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First came the internet, and with the internet, the inception of cyber-crime - as hackers developed methods of subverting and controlling systems against the owners' wills, it should've been a foregone conclusion that they would one day use the same strategies against our methods of transportation. Luckily, you can take moves to make sure that your vehicle isn't hacked - and they aren't even especially difficult.

The underlying explanation for the rise of car-hacking is so simple as to be almost amusing - as automotive manufacturers added remote-access features to their more modern vehicles, lending owners the ability to check their vehicle's status remotely and from miles away, hackers saw a prime opportunity to subvert these remote-access systems and take malicious action against drivers.

Fortunately for the roads, the majority of high-profile car-hacking incidents have been intentional efforts by 'friendly' hackers to expose security flaws within automotive systems. Despite their good intentions, this exposure has led malicious hackers to pursue such 'projects' - and some vehicles have even been seen to allow the hacking of their transmissions and brake systems, rendering the cars inoperable or extremely dangerous - in that order.

There have also been incidents where drivers have their vehicles stolen without a sound, the automotive security systems apparently subverted - and the explanation is truly mind-boggling. In recent years, key-less entry systems have become ever more common often relying on a small fob held in the driver's pocket. This fob produces a localized wireless signal you can picture as a kind of small dome only a few feet wide, allowing you to unlock your vehicle by simply touching the car's handle with the fob in your pocket.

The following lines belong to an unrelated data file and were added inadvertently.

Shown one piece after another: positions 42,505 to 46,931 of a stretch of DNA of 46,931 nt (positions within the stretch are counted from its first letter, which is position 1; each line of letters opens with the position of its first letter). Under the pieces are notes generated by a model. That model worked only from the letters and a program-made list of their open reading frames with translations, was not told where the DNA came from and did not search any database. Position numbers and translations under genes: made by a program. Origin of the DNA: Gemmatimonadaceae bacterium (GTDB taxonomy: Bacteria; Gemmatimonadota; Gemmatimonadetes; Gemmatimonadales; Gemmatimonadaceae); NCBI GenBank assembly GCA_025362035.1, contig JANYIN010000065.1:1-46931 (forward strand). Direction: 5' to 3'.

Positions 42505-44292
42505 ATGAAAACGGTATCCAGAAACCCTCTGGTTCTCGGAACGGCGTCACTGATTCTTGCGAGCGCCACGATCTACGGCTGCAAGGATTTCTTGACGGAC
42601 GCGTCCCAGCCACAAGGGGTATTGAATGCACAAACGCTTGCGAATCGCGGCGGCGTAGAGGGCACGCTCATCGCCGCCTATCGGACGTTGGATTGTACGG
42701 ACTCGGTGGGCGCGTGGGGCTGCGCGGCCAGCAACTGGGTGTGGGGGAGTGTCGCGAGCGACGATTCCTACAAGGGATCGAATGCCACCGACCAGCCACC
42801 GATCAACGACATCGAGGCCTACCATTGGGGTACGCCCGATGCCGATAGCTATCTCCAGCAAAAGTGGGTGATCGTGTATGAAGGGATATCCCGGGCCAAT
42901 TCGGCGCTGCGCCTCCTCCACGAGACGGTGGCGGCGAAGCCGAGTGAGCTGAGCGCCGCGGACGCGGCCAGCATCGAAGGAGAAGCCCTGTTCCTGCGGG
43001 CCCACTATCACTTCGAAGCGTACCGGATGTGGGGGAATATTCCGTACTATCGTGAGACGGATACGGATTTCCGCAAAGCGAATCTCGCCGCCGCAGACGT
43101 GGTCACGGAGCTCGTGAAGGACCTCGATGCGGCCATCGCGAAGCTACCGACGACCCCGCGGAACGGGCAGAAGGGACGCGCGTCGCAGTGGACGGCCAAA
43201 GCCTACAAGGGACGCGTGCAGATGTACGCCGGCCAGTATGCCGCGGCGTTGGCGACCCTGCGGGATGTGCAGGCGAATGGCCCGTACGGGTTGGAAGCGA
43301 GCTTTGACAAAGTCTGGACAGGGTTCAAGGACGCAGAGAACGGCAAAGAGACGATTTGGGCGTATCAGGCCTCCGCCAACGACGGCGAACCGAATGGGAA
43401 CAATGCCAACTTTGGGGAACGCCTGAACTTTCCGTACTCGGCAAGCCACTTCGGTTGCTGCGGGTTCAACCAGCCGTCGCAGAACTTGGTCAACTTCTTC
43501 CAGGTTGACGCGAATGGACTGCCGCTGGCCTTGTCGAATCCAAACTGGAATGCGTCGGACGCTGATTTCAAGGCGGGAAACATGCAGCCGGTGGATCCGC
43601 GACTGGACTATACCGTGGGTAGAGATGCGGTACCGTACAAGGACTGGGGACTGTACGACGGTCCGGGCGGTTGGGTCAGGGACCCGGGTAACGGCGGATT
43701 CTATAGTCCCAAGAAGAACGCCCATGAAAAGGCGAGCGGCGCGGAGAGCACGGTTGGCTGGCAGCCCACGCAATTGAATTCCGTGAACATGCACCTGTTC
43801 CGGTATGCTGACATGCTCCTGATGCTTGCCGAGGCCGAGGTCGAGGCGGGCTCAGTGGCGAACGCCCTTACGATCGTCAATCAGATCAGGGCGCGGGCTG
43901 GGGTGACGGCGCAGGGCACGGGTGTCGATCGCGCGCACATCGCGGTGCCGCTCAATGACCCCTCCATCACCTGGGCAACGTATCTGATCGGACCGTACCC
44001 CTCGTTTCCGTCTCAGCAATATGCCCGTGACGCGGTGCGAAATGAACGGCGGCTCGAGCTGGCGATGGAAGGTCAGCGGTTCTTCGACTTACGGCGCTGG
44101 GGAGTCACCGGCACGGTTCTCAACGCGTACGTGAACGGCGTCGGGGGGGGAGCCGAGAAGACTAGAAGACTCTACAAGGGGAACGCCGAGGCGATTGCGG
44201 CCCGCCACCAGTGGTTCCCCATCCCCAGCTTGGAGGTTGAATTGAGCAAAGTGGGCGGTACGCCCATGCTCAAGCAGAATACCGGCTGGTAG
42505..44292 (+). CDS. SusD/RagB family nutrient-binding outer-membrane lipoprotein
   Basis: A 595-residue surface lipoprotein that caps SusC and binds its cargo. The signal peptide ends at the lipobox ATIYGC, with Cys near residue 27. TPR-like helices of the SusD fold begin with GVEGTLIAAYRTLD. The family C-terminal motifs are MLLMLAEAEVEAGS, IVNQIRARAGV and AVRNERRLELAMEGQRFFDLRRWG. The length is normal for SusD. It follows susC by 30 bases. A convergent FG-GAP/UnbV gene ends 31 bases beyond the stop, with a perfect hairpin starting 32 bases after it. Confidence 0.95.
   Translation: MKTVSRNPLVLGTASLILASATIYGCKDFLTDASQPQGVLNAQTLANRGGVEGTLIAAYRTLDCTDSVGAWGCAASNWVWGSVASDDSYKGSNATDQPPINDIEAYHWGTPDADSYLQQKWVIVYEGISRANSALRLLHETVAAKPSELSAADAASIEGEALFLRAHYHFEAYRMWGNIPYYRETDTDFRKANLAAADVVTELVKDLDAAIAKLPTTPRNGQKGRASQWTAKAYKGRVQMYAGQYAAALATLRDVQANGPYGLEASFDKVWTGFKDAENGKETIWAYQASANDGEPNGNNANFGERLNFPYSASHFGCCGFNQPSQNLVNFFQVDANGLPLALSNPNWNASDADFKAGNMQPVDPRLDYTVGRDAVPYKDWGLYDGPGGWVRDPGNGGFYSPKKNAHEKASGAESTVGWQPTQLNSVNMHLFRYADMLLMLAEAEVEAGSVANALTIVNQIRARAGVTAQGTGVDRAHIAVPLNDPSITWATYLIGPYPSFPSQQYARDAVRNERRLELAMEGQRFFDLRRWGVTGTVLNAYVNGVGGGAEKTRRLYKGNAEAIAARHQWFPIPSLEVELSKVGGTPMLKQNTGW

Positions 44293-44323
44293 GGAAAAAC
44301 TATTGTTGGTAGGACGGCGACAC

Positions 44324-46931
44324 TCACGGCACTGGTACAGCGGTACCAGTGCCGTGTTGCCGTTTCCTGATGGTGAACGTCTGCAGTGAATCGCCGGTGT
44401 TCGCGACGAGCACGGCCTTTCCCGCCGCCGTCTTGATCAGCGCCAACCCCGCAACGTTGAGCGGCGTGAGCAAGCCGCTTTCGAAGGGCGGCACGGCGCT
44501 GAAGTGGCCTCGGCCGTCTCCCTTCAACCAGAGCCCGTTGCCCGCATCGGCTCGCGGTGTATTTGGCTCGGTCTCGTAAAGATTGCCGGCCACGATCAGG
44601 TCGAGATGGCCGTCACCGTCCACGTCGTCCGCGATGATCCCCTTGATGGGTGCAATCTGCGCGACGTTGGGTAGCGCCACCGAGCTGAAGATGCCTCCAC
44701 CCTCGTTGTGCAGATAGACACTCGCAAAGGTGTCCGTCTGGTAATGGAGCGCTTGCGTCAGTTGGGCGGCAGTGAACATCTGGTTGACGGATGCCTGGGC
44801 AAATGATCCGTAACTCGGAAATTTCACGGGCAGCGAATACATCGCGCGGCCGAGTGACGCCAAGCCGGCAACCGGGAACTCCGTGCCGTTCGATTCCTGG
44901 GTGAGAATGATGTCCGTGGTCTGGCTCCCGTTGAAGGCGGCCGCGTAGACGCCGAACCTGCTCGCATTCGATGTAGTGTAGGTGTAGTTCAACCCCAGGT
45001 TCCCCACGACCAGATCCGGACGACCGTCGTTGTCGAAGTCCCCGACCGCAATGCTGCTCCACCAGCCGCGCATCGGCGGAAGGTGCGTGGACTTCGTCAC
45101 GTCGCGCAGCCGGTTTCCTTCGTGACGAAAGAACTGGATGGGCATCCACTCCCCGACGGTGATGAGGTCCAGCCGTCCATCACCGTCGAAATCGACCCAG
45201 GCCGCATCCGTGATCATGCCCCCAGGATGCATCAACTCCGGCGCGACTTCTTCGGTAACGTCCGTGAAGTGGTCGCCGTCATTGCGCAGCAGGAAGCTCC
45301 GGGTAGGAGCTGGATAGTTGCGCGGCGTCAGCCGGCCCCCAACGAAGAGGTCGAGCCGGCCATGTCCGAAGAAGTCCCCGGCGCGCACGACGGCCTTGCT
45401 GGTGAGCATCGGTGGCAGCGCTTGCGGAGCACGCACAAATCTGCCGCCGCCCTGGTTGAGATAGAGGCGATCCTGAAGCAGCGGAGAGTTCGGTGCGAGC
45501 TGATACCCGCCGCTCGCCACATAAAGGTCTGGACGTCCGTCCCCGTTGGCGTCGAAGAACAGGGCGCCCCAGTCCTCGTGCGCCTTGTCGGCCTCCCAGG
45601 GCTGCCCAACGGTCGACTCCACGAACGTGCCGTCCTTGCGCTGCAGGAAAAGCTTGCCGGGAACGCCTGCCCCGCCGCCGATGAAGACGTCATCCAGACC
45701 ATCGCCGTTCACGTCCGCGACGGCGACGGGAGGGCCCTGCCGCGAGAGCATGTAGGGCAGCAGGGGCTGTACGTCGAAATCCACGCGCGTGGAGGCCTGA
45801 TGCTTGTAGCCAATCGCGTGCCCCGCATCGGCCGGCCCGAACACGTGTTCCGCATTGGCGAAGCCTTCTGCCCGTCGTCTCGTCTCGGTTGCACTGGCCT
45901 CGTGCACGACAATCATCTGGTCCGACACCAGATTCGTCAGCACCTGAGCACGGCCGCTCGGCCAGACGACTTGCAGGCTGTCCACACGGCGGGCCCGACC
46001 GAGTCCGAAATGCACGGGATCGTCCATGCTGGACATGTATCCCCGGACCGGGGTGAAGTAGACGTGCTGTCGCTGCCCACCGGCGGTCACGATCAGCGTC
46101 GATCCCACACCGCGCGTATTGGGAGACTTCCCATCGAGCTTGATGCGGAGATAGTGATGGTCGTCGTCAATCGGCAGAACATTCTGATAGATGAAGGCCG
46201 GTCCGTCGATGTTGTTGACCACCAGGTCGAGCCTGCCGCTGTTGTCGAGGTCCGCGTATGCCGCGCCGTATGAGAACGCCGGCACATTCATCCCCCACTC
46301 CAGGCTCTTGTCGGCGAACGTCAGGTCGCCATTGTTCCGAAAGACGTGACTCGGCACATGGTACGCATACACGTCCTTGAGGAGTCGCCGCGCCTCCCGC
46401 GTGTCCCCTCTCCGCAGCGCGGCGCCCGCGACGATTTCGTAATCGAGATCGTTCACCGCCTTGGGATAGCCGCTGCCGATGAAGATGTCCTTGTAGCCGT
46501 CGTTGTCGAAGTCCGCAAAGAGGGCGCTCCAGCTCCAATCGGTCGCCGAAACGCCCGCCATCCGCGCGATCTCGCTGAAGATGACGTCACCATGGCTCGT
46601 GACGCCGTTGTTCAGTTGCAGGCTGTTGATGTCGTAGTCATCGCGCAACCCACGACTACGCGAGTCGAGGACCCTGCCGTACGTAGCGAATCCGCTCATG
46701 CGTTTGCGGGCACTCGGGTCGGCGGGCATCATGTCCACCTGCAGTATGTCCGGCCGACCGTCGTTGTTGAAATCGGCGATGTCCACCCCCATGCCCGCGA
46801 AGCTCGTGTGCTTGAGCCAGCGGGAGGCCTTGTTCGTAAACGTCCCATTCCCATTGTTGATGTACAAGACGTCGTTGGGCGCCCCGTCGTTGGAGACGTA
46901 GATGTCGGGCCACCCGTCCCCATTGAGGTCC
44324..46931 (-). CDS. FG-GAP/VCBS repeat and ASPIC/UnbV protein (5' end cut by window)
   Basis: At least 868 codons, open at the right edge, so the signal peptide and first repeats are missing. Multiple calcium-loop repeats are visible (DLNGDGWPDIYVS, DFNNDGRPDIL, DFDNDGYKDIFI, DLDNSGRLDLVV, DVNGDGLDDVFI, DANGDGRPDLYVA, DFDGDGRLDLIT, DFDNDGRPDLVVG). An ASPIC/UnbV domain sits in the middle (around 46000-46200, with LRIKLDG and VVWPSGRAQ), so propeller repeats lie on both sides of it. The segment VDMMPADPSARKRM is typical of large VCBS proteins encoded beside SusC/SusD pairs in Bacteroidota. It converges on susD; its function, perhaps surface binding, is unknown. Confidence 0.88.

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Of course, for hackers, these fobs represent a major security vulnerability - with a simple signal-boosting device, the hackers can expand the size of the wireless field and unlock your vehicle even if you're nowhere near it. This is a common method of car theft in suburban communities, where a hacker may point a signal-booster into a home from the sidewalk and successfully unlock a vehicle while no one is any the wiser.

To prevent this kind of grand theft auto, it's been suggested that car owners with key-less fobs place their fobs inside a fridge or other signal-proof device whenever they're not using it - particularly at night. At the same time, it can be equally helpful to simply mount and install a steering wheel lock, which is impossible to subvert with standard hacks.

Of course, these hacking incidents have also happened when the vehicle was in motion and driven by the owner - to avoid these kinds of attacks, it's vital that you keep your car's software up-to-date and receive updates from your vehicle's manufacturer, which can ensure that your computerized systems have no remaining vulnerabilities.

If you have more questions about preventing hacking or you want to purchase a vehicle with a more secure system, contact us at Texas Nissan of Grapevine, Texas and speak with an agent today